Technology and Society: The Influence of Machines in the United States

By S. Mckee Rosen ; Laura Rosen | Go to book overview

CHAPTER XX
RESISTANCE THROUGH GOVERNMENT

Political Interference

Government as a whole reflects the desires of major interests within a country. The laws which are passed frequently emanate from the ideas as well as the prejudices which have gradually gained acceptance among groups within the commonweal. Obviously, the better the organization of such groups, the more articulate and effective they become. It is their pressure coupled with the votes they can muster which determines the direction of legislation.

The powerful in all ages have sought to safeguard their interests through alliance with political authority. From the kingmakers of the sixteenth century to the more democratic lobbies of the twentieth century such a process has been prevalent in the Western World. But this is not peculiar to Western civilization alone. In India the Brahman caste stood in the way of the printing press until late in the sixteenth century. Permission to set up a press in Constantinople was likewise withheld until 1727, and even at that late date it was stipulated that texts of the Koran be written by hand.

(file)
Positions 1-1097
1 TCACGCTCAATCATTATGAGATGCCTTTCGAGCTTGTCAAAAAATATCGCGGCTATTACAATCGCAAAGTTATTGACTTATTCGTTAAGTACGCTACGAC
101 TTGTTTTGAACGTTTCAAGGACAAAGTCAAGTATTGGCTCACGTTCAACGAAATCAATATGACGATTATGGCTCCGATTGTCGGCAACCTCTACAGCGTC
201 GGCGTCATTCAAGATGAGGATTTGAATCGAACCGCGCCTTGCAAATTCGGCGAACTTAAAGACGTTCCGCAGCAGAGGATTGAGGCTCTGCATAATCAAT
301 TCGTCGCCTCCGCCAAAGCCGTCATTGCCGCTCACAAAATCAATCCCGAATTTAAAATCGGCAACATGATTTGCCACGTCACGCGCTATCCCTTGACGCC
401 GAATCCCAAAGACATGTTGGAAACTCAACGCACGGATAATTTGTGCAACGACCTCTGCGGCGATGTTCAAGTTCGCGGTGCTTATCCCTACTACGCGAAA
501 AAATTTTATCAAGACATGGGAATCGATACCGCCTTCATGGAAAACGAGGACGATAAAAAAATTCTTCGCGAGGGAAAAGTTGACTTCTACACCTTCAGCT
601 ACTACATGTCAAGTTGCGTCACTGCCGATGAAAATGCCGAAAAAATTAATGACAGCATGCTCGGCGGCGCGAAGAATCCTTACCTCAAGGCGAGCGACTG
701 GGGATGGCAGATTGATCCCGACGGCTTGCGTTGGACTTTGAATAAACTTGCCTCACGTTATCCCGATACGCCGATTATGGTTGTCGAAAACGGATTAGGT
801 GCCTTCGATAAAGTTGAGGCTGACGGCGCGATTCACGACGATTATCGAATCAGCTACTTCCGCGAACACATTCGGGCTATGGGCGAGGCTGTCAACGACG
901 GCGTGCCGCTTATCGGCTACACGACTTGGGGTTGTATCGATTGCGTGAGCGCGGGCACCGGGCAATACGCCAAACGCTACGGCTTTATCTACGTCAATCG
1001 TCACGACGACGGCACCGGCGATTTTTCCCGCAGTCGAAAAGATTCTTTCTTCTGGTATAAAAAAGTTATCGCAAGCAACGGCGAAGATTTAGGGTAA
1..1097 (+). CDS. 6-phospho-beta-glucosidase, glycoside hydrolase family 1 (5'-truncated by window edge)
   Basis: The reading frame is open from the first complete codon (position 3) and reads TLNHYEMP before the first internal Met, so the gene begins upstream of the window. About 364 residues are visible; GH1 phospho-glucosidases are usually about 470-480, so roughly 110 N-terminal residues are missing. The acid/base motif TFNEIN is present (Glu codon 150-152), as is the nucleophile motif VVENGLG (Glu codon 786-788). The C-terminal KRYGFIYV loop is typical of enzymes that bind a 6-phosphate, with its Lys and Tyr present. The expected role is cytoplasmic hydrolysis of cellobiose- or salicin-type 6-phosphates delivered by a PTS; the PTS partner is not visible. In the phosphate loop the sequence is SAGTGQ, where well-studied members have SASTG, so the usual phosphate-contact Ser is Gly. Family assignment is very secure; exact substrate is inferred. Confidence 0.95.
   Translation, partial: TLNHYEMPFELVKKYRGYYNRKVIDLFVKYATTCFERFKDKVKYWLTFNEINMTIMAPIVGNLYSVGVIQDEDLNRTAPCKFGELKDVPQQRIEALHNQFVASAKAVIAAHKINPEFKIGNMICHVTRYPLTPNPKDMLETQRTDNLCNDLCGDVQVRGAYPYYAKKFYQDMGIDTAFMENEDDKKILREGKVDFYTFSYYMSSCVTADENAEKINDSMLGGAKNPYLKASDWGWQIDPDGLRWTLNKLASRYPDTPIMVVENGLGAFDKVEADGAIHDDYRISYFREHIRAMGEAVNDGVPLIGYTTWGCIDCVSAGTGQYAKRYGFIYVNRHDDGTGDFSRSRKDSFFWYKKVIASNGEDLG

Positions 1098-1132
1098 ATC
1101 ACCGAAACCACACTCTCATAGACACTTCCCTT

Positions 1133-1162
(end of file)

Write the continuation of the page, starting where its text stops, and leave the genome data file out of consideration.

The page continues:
Religious authority has frequently been among the forces opposing invention. Throughout history it has defended religious beliefs and institutions against the inroads of discovery. As the fate of a Bruno or a Galileo can well testify, scientific method and research were strenuously opposed by the medieval church. Martin Luther denounced the Copernican theory as "the work of a fool." 1 The publication of the first great encyclopedia by Diderot and his colleagues met with obstruction from French ecclesiastics of that day. Even in twentieth-century America the famous Scopes Evolution

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1
Hart, Hornell, The Technique of Social Progress, Henry Holt and Company, New York, 1931, p. 258.

-402-

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